Chapter 12: The Environment and International Relations


Developed countries only
It will be easier to come to an agreement with developed countries only, but the developing world will massively contribute to climate change in the long run, if left unaccounted for.


As the president of the United States crafting national and international strategies for dealing with climate change, you have made a series of decisions. Let's analyze the implications of each of your choices.

First, you decided to subsidize renewable energy. This was a great decision as you have made the transition to low-cost renewable energy alternatives easier. Over time, the wind and nuclear energy industries will use your subsidies to innovate and drive down their costs. As renewable energy costs decrease, more and more businesses will spurn fossil fuels for renewables to fuel their industrial efforts. This will help the US meet its future emission reduction goals.

Second, you chose to engage with developed countries around the world in order to craft a comprehensive agreement on climate change. As a coalition, the countries involved agreed to share technology and set binding emissions standards. Collectively, the developed world will do its part to ensure the world does not reach the two degree Celsius tipping point that climate change scientists warn about. However, you must keep in mind that developing countries will control the future of climate change.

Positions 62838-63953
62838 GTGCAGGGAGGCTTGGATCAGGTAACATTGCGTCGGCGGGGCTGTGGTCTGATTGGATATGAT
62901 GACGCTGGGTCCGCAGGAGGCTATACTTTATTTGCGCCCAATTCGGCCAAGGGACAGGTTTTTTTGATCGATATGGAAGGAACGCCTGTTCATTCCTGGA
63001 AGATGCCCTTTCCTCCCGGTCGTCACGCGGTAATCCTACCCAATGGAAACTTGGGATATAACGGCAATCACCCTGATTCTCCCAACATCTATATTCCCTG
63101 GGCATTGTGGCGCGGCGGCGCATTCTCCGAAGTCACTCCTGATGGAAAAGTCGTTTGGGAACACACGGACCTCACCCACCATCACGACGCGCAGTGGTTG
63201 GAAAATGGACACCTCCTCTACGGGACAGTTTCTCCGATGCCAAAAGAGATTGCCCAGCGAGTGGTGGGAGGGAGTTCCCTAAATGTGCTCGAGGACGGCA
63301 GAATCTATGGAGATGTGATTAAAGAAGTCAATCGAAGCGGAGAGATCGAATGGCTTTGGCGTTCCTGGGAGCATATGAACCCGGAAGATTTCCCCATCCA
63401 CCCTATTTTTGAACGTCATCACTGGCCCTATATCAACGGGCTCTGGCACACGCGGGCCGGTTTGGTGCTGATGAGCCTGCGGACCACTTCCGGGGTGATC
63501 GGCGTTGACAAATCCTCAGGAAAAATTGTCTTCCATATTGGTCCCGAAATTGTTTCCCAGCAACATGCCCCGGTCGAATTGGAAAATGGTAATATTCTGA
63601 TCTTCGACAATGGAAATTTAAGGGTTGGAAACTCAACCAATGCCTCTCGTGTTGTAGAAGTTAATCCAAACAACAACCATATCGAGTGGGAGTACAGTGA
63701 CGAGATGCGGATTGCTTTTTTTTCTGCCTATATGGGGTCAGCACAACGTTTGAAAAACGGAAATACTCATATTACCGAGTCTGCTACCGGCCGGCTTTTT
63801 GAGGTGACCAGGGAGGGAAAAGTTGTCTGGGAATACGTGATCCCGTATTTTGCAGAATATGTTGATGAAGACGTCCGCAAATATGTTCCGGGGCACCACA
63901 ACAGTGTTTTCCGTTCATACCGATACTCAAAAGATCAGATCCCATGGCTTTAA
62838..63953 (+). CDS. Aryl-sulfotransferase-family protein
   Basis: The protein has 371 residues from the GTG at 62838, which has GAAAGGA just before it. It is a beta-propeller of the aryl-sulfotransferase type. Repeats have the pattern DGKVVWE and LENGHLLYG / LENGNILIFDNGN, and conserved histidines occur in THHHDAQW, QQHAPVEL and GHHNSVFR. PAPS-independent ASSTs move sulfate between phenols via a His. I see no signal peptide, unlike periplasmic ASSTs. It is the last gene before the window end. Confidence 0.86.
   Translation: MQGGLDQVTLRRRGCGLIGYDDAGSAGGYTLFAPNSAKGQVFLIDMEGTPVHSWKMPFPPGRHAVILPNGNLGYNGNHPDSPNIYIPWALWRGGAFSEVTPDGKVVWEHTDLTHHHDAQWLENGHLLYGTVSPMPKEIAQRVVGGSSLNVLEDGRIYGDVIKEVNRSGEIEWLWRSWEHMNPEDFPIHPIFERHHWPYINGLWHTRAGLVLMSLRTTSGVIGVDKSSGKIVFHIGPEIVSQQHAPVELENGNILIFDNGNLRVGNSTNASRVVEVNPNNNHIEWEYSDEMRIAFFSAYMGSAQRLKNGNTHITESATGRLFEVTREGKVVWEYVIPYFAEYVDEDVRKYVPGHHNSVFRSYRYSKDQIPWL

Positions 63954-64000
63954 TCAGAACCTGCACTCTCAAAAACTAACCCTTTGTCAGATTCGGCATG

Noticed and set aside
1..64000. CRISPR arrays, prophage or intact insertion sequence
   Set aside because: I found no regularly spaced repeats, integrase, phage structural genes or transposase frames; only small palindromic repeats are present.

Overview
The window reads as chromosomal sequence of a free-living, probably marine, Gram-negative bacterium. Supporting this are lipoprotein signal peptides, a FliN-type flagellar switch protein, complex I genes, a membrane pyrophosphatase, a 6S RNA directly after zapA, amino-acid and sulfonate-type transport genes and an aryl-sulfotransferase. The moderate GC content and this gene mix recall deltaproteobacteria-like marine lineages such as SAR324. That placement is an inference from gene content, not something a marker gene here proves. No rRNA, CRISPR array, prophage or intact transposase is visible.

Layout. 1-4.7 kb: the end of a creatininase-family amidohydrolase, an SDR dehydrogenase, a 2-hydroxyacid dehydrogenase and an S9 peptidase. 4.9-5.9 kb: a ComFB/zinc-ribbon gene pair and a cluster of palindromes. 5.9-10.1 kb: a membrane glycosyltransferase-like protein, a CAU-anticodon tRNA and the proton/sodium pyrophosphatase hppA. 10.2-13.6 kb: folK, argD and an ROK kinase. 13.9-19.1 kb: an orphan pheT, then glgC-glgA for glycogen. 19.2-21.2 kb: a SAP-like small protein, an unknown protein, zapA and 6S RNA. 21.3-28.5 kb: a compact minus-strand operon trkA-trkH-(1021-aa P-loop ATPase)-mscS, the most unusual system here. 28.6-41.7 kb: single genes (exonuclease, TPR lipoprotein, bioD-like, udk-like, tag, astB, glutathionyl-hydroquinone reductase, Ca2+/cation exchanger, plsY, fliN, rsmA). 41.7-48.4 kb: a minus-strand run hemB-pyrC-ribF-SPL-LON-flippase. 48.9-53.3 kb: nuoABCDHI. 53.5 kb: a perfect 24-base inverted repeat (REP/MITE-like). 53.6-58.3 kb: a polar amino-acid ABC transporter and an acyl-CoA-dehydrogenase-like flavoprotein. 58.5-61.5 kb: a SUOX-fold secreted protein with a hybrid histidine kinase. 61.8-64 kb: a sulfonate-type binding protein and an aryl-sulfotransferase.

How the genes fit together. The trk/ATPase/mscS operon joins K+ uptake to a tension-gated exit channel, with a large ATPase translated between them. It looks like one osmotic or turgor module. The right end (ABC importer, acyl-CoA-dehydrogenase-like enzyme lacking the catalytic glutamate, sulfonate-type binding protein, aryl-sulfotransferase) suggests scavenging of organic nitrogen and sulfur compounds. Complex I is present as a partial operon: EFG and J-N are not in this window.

Overall, you have done a good job. You made solid progress with regards to domestic energy policy. Furthermore, you crafted a solid agreement with the developed world to ramp up its climate change response. Hopefully, your efforts will result in cooperation with developing countries later on.

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